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Copyright Law

 

All images created by Members of PAPA are protected under the copyright laws of the United States and other countries. Any unauthorized reproduction or usage of these images constitutes a violation of applicable law and is subject to severe civil and criminal penalties.
(17 USC - Sec. 501 & 504)

Images may not be copied, photocopied, reproduced, translated, or converted to any electronic or machine readable form in whole or in part without prior written approval of the copyright owner. If you are interested in using one of the images, please contact the listed photographer for written authorization.

For more information on U.S. copyright law, visit the United States Copyright Office official website.

 

Copyright Law - Frequently Asked Questions

What is the basis for Copyright Law?

What is the purpose of Copyright law?

What rights are granted to the copyright holder?

How can those rights be transferred?

What can be copyrighted?

Is there anything that cannot be copyrighted?

How do I know if something is copyrighted?

Does a photograph need the copyright notice on it?

How long does the copyright last?

What does it mean when a work is in the "Public Domain"?

What about the photographs that you put on the Internet - are they protected under copyright law?

What is the doctrine of "Fair Use"?

If I do artwork on one of your photographs, then I can copyright that new work for myself, right?

Is copyright infringement a crime, or a civil matter?

What are the penalties for copyright infringement?

 

What is the basis for Copyright Law?

Copyright Law in the United States finds its roots in the U.S. Constitution. Article 1 Section 8 of the Constitution states in part that "The Congress shall have Power ...To promote the Progress of Science and useful Arts, by securing for limited Times to Authors and Inventors the exclusive Right to their respective Writings and Discoveries". Currently, the enabling provisions for U.S. Copyright law are found in The Copyright Act of 1976 as amended (title 17, U.S. Code) 

International Copyright protection is afforded to authors by United States participation in two global, multilateral copyright treaties--the Universal Copyright Convention (UCC) and the Berne Convention for the Protection of Literary and Artistic Works.

 

What is the purpose of Copyright Law?

Copyright is a form of personal property protection provided by The Copyright Act of 1976 (title 17, U.S. Code) to the authors of "original works of authorship" including literary, dramatic, and musical works; pantomimes and choreography; pictorial, graphic and sculptural works; audio-visual works; sound recordings; and architectural works. This protection is available to both published and unpublished works. An original work of authorship is eligible for copyright protection as soon as it is fixed in a tangible form.

The main purpose of copyright law is to promote the progress of science and useful arts, to provide protection of the author's right to obtain commercial benefit from valuable work, and the protection of the author's general right to control how a work is used. 

 

What rights are granted to the copyright holder?

Section 106 of the Copyright Act generally gives the owner of copyright the exclusive right to do and to authorize others to do the following:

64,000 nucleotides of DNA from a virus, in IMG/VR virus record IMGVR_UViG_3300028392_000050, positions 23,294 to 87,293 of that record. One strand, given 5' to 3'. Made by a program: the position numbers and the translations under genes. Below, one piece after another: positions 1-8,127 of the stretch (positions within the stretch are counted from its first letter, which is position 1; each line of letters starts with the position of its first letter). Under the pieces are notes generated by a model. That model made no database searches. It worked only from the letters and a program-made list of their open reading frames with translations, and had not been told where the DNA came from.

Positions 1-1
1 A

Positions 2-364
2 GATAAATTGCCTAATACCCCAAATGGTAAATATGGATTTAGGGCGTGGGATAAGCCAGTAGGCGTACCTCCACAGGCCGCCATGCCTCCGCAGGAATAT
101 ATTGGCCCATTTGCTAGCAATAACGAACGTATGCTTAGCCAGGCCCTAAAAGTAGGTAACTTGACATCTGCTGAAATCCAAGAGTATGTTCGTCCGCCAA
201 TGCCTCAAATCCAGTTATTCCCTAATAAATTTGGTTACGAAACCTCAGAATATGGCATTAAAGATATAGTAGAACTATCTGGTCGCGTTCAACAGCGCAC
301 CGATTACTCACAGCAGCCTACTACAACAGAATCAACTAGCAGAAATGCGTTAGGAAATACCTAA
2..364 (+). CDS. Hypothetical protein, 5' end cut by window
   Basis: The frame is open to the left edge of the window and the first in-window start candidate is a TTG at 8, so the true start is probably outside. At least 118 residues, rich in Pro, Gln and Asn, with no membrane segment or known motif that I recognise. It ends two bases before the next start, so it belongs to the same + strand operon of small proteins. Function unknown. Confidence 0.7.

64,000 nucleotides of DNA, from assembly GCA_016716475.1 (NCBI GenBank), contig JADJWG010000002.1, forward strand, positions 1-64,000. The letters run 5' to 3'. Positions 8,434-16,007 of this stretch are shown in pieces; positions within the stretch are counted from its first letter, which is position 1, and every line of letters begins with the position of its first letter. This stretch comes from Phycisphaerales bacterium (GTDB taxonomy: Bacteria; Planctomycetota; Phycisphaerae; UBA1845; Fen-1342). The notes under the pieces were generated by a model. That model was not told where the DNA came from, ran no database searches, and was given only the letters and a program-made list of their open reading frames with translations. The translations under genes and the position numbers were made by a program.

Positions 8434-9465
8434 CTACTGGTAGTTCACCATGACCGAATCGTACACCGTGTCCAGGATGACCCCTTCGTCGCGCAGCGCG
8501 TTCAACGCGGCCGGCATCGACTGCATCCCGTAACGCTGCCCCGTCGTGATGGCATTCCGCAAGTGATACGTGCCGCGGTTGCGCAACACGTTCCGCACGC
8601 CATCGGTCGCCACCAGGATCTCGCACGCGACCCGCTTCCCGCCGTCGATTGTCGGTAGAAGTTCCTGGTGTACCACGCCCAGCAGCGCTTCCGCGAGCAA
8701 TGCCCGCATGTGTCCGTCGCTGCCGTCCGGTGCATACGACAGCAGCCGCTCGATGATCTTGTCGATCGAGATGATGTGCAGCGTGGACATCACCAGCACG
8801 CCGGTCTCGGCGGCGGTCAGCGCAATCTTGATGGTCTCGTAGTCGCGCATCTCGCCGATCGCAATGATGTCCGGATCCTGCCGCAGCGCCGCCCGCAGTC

• To reproduce the copyrighted work in copies 
  • To prepare derivative works based upon the copyrighted work; 
  • To distribute copies of the copyrighted work to the public by sale or other methods; 
  • To perform the copyrighted work publicly
  • To display the copyrighted work publicly.

Anyone else wishing to use the work in these ways must have the permission of the author. Mere ownership of a book, photograph, painting, or other protected work, does not give the possessor these rights. The law provides that transfer of ownership of any material object that embodies a protected work does not of itself convey any rights in the copyright.

 

How can those rights be transferred?

Any or all of the exclusive rights, or any subdivision of those rights, of the copyright owner may be transferred, but the transfer of exclusive rights is not valid unless that transfer is in writing and signed by the owner of the rights conveyed (or such owner's duly authorized agent). Transfer of a right on a nonexclusive basis does not require a written agreement. Mere ownership of a copy of a copyrighted work, does not of itself convey any rights in the copyright

Copyright is a personal property right, and it is subject to the various state laws and regulations that govern the ownership, inheritance, or transfer of personal property. 

 

What can be copyrighted?

Copyright protects "original works of authorship" that are fixed in a tangible form of expression. The fixation need not be directly perceptible, so long as it may be communicated with the aid of a machine or device. Copyrightable works include the following categories:

  • literary works; 
  • musical works, including any accompanying words; 
  • dramatic works, including any accompanying music; 
  • pantomimes and choreographic works; 
  • pictorial, graphic, and sculptural works; (see examples)
  • motion pictures and other audiovisual works;
  • sound recordings; and
  • architectural works

These categories should be viewed quite broadly: for example, computer programs and most "compilations" can be registered as "literary works", while
original "pictorial, graphic, and sculptural works," includes two-dimensional and three-dimensional works of fine, graphic, and applied art. The following is a list of examples of such works: